80237-2882, (303) 766-9608, (800) 803-5442, FAX (303) 766-4453,
 www.techrecycle.com, Email: rhk@techrecycle.com.
 
 

SOURCE Technology Recycling
    DENVER, April 18 /PRNewswire/ -- In honor of Earth Day 2001, Technology
 Recycling (www.techrecycle.com), a firm that helps businesses nationwide
 dispose of obsolete computer and office equipment in an environmentally
 responsible manner, today released a series of guidelines for businesses that
 need to dispose of obsolete computers and office equipment.  Specifically,
 Technology Recycling has outlined five key areas of concerns that businesses
 should research, before making decisions about how to handle and dispose of
 high-tech junk.
     The proper disposal of obsolete electronics and office equipment poses one
 of the largest environmental and waste management problems, according to Bob
 Knowles, president and founder of Technology Recycling.  Although the problem
 has been in existence for the past 15-20 years, it is only now coming to the
 forefront of awareness, due to the sheer volume of computers and office
 equipment in production.
     According to IDC (www.idc.com), more than 130 million personal computers
 were shipped worldwide in the year 2000.  All of these systems, plus systems
 already manufactured during the past 20 years, will require proper disposal --
 as obsolete computer systems and office equipment pose both a solid waste
 problem and a hazardous waste problem.
     Of note, computers contain significant levels of hazardous materials,
 including lead and cadmium, thus requiring proper disposal vs. throwing them
 into landfills, where toxic substances can leach into air, soil and
 groundwater.
     "It's no secret that obsolete computers and office equipment pose a huge
 environmental problem.  The secret is in knowing how to handle the problem,
 and past solutions such as donations and refurbishing are not viable options,"
 noted Knowles.  "The only way to solve the problem of computer and electronics
 disposal is to truly dispose of the systems and recycle metals, plastic and
 glass for re-use.
     "If businesses donate or refurbish old systems for sale, they are still
 not addressing what to do with the systems at their end of life," Knowles
 explained.
     With all this in mind, Technology Recycling offers some basic guidelines
 for businesses, on how to responsibly get rid of high-tech junk.
 
     Top 5 Areas of Concern/Advice for Businesses with High-tech Junk
     1. Ask very specific questions of companies claiming to "recycle"
 computers.
     Businesses should ask the following: "What's really going to happen to my
 old computer systems?:  The term "computer recycling" is used very loosely to
 describe anything from true disposal of the systems to donations and
 refurbishing.  Unless the systems are destroyed and broken down for re-use of
 materials, they are typically refurbished, resold, or exported, which still
 results in the problem of how to dispose of obsolete technology.
 
     2. Review software licensing issues and liabilities.
     Businesses that get rid of obsolete computers often fail to address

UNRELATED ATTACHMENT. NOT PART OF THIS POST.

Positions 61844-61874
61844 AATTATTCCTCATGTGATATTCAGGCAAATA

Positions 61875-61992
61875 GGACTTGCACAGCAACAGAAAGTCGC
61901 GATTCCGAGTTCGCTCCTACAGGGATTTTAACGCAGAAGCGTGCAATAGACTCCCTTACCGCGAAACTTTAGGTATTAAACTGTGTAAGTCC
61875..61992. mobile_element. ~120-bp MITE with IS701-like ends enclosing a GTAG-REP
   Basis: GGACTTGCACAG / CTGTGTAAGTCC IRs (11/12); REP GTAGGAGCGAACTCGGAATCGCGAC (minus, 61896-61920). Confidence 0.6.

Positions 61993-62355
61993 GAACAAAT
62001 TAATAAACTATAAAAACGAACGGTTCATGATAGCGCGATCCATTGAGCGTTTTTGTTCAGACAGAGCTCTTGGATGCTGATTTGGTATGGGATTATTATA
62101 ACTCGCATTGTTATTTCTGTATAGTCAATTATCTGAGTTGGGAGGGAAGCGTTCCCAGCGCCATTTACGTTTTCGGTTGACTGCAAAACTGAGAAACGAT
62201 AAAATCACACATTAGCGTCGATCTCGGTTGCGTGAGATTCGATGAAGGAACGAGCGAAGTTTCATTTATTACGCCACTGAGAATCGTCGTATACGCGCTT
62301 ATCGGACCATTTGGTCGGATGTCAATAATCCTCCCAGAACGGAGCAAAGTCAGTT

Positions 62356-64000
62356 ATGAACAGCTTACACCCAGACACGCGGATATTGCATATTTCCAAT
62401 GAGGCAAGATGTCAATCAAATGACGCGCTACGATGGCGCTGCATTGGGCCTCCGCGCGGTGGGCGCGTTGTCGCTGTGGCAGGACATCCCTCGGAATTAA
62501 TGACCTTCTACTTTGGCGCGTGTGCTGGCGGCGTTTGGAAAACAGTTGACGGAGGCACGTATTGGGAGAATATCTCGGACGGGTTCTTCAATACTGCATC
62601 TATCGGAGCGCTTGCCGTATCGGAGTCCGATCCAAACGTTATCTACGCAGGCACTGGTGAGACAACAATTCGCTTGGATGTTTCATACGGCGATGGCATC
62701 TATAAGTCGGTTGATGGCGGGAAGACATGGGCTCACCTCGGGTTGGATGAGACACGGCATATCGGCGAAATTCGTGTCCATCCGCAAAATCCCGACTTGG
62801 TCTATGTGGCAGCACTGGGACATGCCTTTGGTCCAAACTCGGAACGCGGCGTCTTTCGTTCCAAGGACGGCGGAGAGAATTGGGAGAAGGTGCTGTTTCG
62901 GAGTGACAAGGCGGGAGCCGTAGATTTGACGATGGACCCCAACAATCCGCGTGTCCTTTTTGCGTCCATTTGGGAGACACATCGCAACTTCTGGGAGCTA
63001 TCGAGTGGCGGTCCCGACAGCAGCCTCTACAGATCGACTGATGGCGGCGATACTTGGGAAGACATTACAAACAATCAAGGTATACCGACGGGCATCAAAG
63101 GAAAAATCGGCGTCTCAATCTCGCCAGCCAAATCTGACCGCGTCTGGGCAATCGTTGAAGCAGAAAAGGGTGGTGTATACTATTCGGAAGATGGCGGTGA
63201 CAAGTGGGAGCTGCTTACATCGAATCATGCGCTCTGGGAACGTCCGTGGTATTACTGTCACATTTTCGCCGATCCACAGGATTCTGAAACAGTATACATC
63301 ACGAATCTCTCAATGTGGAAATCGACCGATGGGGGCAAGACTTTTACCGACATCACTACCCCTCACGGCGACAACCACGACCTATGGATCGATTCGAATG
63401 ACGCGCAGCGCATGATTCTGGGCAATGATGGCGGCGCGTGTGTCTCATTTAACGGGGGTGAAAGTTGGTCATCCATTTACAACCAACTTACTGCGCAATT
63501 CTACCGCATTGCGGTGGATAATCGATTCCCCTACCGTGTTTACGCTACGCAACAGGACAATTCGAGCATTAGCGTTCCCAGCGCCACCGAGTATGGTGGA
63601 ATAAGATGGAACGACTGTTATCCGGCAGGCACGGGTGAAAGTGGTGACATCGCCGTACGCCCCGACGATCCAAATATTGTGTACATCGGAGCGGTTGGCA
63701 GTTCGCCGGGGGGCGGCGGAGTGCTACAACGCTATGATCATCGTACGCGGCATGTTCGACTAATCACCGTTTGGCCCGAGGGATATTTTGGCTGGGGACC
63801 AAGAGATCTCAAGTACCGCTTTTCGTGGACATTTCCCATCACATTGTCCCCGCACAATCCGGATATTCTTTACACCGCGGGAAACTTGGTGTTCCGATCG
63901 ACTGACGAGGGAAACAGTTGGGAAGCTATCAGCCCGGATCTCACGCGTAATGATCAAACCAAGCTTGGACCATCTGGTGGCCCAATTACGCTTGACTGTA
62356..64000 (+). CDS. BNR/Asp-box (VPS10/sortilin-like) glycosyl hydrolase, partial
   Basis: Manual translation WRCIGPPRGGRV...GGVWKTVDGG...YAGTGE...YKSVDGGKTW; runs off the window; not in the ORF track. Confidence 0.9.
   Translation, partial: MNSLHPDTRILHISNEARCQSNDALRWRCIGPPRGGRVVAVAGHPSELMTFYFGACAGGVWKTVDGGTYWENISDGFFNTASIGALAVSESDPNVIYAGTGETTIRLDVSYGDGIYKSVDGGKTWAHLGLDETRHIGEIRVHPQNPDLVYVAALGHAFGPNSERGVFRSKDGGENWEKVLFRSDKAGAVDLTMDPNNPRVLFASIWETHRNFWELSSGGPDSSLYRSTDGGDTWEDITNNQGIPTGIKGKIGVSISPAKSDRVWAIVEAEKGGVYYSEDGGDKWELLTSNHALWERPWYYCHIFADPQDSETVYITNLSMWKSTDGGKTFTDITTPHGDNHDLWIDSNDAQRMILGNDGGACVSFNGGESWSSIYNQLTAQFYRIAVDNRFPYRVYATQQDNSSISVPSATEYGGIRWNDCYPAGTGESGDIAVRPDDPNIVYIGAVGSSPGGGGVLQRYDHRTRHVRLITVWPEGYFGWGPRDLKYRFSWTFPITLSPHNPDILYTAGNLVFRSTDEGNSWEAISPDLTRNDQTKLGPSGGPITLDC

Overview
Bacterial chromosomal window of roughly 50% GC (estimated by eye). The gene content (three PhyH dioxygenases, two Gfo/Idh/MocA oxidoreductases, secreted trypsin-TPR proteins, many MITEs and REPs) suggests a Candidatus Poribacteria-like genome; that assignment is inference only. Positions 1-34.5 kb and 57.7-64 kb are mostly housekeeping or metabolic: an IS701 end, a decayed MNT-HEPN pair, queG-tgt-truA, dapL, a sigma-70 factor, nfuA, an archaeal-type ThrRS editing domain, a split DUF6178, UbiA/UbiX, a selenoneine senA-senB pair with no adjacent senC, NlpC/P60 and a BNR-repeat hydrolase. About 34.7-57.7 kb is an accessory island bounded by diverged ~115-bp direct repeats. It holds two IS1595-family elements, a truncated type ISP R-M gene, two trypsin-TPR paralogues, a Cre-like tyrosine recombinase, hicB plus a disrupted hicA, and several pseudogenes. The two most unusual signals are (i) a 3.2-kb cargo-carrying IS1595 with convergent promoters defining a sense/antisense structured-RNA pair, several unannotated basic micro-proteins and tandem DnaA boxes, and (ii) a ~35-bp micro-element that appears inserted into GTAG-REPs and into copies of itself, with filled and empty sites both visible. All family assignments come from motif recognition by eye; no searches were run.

software licensing issues.  For example, systems that are donated or sent off
 for refurbishing often still contain copyrighted software.  Companies that
 fail to remove software from systems before they are donated or refurbished
 usually are in violation of software agreements.
 
     3. Beware of hazardous waste liability.
     Companies that simply throw systems away in large quantities can be traced
 by the serial numbers on the components, and can be held liable for hazardous
 waste violations.  Currently, the manufacturer is not considered the generator
 of obsolete computers that are improperly dumped.  The entity that owned the
 systems when they became obsolete is considered the hazardous waste generator.
 
     4. Protect proprietary company information.
     Most computer systems owned by businesses contain proprietary company
 information, including financial, customer and proprietary technology data.
 Many affordable computer utilities allow for the retrieval of information that
 supposedly has been deleted from hard drives.  Companies that want to protect
 proprietary information and still get rid of high-tech junk should make sure
 the hard drives of obsolete systems are destroyed to protect proprietary
 information from falling into the wrong hands.
 
     5. Research industry-specific regulations that affect computer disposal
 decisions.
     Since privacy is becoming an increasingly important concern, a variety of
 laws have been enacted that are designed to protect privacy, particularly of
 customers and patients.  Businesses seeking to recycle old computers should
 make sure their disposal decisions keep them in compliance with
 industry-specific privacy regulations.  Medical businesses, labs and doctor's
 offices, for example, need to make sure that private medical records of
 patients are not revealed if they donate or refurbish old computers.
 
     About Technology Recycling
     Founded in mid-1998, Technology Recycling helps businesses recycle/dispose
 of obsolete computer systems and other high-tech junk in an environmentally
 responsible manner, and according to EPA standards.  The company is based in
 Denver, Colo., and provides technology recycling services in the lower 48
 states of the United States.  Since its founding, Technology Recycling has
 collected and disposed of approximately 100 tons of obsolete computer systems;
 developed national accounts with Fortune 500 companies; and achieved
 "preferred vendor" status in a dozen states.  The company can be reached at:
 Technology Recycling, Metropoint I, 4600 Ulster St., Suite 700, Denver, CO
 80237-2882, (303) 766-9608, (800) 803-5442, FAX (303) 766-4453,
 www.techrecycle.com, Email: rhk@techrecycle.com.
 
 SOURCE  Technology Recycling